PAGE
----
Chicago-area man and Texas woman are running the marathon for the same, beautiful reason

Two runners that will be at the Chicago Marathon this coming Sunday have a surprising connection.

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At age 16, Shae Brown of Shiner, Texas, was diagnosed with a form of cancer called rhabdomyosarcoma. While Brown survived the cancer, her heart grew weaker and weaker throughout the years due to side effects from one of her chemotherapy drugs.

In 2012, she was placed on a list to receive a heart transplant. In 2013, she received that heart after the passing of Alyssa Miller.

After two years, Brown wrote a thank-you note to Miller’s family, who live in the north suburb of Glencoe. In June of 2016, Alyssa’s father Fred, her mother Barbara, and her twin sister Eva traveled to Shiner to visit Brown.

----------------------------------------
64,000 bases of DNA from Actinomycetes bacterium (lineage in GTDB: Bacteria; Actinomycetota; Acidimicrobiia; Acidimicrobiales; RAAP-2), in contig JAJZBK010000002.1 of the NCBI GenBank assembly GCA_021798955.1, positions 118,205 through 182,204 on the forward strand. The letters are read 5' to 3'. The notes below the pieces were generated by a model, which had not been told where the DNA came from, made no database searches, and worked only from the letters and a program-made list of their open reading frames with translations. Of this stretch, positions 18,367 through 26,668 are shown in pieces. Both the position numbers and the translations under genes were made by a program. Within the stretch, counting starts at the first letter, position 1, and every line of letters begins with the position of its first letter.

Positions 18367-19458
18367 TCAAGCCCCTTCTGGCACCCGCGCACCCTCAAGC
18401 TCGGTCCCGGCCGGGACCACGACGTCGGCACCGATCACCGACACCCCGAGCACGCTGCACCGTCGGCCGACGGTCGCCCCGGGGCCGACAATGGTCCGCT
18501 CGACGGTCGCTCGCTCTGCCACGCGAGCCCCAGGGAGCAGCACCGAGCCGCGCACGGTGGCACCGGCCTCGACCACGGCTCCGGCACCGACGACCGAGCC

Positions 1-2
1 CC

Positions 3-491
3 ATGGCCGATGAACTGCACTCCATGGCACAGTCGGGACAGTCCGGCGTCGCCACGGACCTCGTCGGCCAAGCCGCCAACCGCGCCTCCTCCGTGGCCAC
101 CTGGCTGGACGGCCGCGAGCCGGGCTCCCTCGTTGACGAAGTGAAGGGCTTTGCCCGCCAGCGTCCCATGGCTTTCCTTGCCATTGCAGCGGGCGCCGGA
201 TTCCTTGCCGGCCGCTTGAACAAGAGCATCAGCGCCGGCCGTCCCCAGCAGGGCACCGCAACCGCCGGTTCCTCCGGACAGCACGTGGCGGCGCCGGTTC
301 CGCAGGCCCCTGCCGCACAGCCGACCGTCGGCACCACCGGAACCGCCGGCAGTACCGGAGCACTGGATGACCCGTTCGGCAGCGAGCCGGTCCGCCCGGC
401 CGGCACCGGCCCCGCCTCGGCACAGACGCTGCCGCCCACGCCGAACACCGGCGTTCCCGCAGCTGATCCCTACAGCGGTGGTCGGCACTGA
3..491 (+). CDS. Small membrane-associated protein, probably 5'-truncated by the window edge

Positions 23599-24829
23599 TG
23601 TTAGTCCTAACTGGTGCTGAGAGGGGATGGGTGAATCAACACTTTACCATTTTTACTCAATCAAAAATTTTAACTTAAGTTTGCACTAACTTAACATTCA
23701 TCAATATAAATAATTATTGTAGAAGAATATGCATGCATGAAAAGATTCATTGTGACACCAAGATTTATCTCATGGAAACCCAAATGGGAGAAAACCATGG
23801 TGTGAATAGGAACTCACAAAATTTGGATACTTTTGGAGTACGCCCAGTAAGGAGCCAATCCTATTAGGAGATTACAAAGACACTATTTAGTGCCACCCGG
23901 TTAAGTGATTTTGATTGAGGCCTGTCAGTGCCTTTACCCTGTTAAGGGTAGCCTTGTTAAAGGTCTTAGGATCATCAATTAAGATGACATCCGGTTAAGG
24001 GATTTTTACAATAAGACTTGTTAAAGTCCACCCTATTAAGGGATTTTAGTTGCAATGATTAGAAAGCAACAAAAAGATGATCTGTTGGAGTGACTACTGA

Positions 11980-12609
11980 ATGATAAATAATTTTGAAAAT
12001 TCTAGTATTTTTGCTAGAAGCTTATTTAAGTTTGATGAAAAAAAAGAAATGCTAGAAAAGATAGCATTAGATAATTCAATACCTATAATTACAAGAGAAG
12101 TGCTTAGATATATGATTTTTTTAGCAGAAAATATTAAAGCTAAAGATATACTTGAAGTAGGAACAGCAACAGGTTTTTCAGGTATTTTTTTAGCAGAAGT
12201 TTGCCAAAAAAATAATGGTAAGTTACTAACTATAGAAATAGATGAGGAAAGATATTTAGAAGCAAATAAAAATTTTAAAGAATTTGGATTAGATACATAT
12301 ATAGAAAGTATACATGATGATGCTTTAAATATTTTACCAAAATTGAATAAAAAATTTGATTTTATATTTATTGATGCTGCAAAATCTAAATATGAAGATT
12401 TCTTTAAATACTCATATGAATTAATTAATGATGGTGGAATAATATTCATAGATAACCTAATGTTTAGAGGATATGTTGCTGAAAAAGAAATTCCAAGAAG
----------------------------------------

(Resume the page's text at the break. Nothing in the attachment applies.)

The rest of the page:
The Millers got to know Brown and hear her story. And then Eva had a request: could she listen to Brown’s new heart?

“It was a very sobering moment. That’s their baby’s heart beating inside my body,” Brown told Runners World. “But a piece of her is still living. Not a day goes by that I’m not thankful for the fact that she wanted to help other people.”

Brown recalls that after waking up from surgery, she told someone she wanted to run a marathon. Fred Miller had run marathons in the past, but thought his last round of 26.2 miles was going to be in 2010.

Now, Miller and Brown are training in hopes of crossing the finish line together on Sunday. “Finishing—I hope that there’s a feeling that, at least for a moment, we’re together again,” Miller said.

For Brown, it’s more than just running a marathon; it’s a chance at a whole new life. “I am so grateful for my second chance at life that I will do everything in my power to stay healthy.”

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Brown is signed up in the marathon through Team One Step and is taking donations to help send children diagnosed with cancer to camps and other recreational experiences.

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